The tulips are finally over or, more to the point, we are taking control this weekend and will bring their extraordinary display to a close by lifting the bulbs and clearing the bed. As is the way with Christmas decorations, I feel almost as much pleasure in finally stripping away their ornamentation after the period of illumination and, for a moment, for there to be quiet. And, with the cool, dry weather this year, they have been flowering for a full six weeks.
We started growing tulips in earnest in the garden in Peckham, ordering a handful of varieties to fill the pots on the terraces. Each year, a favourite was kept on to get to know it better and winkled into the beds to see if it would last in the ground. That was how we discovered that we preferred ‘Sapporo’ to ‘White Triumphator’, for the fact that it ages from primrose to ivory, and it has been hard to match the perfume and vibrant tangerine of ‘Ballerina’.
When we moved here we continued to experiment, upping the number of varieties and planting the tulips in rows in the vegetable garden to slowly build an armoury of favoured varieties. As we became more confident with our experimentations and learned how to extend the season by including early, mid and late season tulips, we began a to grow them altogether differently.
I was in the process of planting up a client’s walled garden and, for cutting as much as display, we created a series of mixes to play with the sheer breadth of varieties. We chose colour combinations to conjour a series of moods and colour fields, some dark, some pale or pastel, but always with a top or bottom note of vibrancy or depth to offset the predominating mood. The flowering groups were combined together to lengthen the season so that the early varieties were covered for by the late, and short with tall so that the combinations were layered. We also included differing types – doubles, parrots, flamed, fringed and picotee – for that sweetie box feeling of delight in variety.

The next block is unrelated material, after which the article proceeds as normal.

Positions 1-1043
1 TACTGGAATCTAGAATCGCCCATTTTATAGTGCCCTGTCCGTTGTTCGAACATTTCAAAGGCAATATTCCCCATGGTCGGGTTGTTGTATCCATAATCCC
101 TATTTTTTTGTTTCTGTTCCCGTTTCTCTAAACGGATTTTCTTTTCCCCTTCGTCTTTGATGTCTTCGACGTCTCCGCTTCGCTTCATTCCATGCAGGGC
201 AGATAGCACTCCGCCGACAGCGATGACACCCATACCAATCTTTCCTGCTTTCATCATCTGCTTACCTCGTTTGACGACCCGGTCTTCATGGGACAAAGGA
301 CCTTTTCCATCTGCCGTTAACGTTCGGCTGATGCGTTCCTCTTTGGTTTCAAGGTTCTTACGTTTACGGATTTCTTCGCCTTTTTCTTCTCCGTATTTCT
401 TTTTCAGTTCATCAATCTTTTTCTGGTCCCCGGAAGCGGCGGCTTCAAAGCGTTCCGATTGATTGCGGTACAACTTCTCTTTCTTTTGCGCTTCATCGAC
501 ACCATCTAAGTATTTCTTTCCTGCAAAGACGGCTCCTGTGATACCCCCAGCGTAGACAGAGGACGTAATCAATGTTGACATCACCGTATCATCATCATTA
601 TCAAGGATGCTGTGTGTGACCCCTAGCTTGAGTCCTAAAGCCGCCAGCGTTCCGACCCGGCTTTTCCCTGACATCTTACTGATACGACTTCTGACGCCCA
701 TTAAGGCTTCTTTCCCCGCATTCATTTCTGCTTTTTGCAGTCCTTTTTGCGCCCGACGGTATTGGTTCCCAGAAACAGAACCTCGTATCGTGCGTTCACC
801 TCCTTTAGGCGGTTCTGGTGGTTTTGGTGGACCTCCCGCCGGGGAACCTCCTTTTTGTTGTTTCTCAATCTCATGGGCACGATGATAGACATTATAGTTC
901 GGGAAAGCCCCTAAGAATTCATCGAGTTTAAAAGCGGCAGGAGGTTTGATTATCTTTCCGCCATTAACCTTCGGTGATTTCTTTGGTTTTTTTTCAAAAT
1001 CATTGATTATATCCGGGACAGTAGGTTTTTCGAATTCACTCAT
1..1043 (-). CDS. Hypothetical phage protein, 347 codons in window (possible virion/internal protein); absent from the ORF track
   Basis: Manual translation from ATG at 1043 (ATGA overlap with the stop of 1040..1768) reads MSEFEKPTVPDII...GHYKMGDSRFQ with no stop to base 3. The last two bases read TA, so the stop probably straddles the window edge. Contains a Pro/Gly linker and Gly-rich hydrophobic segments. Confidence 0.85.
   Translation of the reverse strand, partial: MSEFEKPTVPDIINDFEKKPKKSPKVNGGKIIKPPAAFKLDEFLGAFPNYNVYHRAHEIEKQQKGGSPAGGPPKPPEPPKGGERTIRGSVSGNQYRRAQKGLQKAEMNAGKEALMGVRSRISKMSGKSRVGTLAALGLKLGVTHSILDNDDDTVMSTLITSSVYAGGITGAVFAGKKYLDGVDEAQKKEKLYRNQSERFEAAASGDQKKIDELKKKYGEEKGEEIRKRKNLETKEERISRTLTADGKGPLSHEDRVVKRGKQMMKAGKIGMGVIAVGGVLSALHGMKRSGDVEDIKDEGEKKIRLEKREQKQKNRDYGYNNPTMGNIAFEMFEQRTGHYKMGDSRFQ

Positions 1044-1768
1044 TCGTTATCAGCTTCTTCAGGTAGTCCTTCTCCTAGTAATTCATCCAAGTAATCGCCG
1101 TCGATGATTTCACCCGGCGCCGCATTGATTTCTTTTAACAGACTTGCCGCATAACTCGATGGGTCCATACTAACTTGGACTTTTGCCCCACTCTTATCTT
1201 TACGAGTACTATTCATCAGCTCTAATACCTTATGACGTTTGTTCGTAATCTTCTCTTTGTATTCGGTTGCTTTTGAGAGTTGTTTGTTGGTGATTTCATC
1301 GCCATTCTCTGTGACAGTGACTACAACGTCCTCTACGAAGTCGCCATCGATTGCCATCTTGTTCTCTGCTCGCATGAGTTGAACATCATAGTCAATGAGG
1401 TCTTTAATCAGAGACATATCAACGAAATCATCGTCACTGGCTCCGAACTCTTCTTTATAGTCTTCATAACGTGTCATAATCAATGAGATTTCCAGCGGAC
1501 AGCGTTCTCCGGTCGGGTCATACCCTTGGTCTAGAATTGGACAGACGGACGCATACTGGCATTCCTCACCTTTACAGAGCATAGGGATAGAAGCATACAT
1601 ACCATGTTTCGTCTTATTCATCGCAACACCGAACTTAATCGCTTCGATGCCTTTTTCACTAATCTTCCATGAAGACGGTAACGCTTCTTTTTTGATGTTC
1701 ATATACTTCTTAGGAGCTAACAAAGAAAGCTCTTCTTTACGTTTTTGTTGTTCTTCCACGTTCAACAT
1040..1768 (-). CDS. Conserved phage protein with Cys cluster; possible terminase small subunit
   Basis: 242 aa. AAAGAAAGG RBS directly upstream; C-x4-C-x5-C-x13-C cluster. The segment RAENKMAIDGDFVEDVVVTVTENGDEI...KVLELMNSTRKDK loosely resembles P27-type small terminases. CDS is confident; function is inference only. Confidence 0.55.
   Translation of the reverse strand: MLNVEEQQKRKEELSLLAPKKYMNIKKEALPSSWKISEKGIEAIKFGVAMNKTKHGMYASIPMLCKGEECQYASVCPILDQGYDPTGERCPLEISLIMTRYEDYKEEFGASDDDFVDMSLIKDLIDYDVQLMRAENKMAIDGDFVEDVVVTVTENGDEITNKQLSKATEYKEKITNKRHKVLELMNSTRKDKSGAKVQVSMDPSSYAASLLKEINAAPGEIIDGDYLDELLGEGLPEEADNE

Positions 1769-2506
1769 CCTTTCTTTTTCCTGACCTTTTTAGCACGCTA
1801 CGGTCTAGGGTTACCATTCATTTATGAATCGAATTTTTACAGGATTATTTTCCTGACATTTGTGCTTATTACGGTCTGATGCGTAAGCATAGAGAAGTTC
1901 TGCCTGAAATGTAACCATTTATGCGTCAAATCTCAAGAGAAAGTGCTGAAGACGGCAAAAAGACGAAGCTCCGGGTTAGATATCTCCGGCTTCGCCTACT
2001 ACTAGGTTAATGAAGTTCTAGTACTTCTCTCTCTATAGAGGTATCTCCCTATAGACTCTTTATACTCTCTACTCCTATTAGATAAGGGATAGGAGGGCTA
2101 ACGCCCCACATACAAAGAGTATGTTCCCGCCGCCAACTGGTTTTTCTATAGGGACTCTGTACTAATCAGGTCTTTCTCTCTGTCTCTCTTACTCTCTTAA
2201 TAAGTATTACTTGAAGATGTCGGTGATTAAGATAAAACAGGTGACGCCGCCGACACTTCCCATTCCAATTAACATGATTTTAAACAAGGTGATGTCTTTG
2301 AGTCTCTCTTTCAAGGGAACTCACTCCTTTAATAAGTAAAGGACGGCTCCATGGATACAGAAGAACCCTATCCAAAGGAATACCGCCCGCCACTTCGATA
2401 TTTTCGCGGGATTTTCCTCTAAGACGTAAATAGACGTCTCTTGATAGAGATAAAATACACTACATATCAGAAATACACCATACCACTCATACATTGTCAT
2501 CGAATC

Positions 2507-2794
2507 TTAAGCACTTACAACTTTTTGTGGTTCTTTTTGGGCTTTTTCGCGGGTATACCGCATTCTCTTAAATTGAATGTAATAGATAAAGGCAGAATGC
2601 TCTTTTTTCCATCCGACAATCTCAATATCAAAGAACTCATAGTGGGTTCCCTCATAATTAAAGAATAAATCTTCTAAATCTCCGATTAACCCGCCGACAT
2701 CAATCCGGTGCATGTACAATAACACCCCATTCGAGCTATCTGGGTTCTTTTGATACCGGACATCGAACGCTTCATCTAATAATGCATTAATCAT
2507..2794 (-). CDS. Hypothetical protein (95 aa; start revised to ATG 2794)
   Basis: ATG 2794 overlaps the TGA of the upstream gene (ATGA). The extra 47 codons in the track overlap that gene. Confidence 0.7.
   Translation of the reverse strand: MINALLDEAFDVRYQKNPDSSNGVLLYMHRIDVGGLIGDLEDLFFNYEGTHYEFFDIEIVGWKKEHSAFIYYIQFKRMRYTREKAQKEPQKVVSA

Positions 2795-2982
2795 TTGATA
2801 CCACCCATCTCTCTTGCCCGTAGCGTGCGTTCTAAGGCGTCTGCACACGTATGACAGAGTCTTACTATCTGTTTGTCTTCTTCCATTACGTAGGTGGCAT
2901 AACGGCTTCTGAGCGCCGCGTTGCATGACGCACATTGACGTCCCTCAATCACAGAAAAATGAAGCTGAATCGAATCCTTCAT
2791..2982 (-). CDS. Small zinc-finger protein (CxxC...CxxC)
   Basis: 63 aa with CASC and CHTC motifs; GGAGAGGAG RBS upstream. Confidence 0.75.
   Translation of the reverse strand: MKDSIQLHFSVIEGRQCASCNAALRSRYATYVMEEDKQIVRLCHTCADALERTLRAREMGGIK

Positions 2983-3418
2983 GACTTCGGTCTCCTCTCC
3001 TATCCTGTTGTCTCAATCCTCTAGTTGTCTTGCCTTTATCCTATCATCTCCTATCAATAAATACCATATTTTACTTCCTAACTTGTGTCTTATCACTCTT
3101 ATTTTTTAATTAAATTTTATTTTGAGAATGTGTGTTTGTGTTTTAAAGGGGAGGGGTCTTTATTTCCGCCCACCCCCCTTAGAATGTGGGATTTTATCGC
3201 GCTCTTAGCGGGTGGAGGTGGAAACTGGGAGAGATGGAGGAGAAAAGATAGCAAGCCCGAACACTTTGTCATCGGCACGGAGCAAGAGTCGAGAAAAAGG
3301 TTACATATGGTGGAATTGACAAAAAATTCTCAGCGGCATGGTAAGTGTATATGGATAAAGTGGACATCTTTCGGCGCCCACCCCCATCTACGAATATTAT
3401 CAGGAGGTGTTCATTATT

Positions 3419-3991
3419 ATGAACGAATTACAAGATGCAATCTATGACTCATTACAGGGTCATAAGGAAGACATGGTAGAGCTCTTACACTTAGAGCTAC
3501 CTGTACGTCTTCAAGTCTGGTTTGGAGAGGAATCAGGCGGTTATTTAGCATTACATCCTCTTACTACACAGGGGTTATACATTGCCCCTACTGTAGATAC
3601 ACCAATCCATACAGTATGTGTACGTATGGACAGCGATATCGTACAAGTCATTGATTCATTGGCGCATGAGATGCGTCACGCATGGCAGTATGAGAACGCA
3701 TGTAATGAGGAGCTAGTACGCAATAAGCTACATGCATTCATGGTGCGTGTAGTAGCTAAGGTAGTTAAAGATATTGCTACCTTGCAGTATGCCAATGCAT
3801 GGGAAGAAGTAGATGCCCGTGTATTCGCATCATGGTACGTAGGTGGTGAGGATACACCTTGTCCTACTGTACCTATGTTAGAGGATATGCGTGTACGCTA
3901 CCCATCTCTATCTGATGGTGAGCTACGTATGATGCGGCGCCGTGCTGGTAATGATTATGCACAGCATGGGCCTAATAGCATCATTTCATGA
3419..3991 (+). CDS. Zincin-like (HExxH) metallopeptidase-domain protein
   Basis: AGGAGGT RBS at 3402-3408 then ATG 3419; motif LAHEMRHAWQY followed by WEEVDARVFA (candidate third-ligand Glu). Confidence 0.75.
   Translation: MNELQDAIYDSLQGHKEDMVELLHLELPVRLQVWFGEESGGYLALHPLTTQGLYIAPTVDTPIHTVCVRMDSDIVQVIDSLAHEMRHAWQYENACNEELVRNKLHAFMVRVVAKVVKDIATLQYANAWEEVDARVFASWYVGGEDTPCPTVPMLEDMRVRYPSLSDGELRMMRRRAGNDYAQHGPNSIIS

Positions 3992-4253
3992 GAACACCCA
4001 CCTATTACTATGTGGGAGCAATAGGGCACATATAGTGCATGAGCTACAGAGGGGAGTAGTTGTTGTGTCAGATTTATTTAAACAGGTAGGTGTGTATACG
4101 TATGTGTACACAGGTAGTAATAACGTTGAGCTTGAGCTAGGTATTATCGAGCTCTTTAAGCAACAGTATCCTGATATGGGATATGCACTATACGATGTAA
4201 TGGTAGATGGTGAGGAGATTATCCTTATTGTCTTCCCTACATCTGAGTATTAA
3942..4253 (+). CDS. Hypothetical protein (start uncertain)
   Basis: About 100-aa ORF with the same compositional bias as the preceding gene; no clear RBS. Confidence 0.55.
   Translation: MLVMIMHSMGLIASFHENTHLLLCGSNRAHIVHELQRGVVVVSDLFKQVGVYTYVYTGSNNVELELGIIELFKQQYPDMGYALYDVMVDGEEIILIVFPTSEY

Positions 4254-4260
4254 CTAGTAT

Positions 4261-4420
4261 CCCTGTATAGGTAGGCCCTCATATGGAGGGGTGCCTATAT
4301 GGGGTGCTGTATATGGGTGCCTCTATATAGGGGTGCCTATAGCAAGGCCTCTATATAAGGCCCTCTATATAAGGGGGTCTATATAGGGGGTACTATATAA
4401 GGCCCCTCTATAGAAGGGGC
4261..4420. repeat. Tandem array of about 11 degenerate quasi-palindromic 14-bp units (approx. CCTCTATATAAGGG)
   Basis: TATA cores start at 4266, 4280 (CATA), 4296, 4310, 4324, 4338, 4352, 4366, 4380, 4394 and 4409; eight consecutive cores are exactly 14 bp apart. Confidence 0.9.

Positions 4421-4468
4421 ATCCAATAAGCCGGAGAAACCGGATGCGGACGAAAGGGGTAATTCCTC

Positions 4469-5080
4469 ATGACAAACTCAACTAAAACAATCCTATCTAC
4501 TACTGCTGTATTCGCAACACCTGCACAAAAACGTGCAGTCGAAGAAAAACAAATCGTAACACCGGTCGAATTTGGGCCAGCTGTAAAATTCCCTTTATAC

At home, this has now become the favoured way of keeping up the experiment. Each year we buy thirty or fifty bulbs of up to eight varieties and dedicate a bed in the kitchen garden exclusively to a spring display. We have moved them from bed to bed to avoid Tulip Fire. Tulips are most prone to the fungal infection when repeatedly grown in the same ground, but rotate on a three or five year cycle and you will diminish the chance of infection. In combination with our thirst to try new varieties, it has also been the reason that, at the end of the season, we discard the bulbs and start again with a new batch for November planting. The bulbs, which are cheap enough to buy in quantity wholesale, are planted late at the end of the bulb planting season. They are debagged and thoroughly mixed on a tarpaulin before being spread evenly on the surface of the bed and winkled in with a trowel a finger’s width apart so that they are not touching.
This year we have also started growing the Broken and Breeder tulips from the Hortus Bulborum Foundation. This range of old varieties – some of which date back to the 17th century – fell out of popularity in the 1920’s because, in the main, they are late flowering, and the quest for colour to break with winter began to favour the earlier flowering varieties. Their lateness has been a delight, as they have come just as we have begun to tire of the resilience of the modern tulips. Because they are choice (and expensive) we bought just three or five of each, combining them in pans and planting an individual specimen of each in 5 inch clay pots, so that they could be brought into the house for close observation.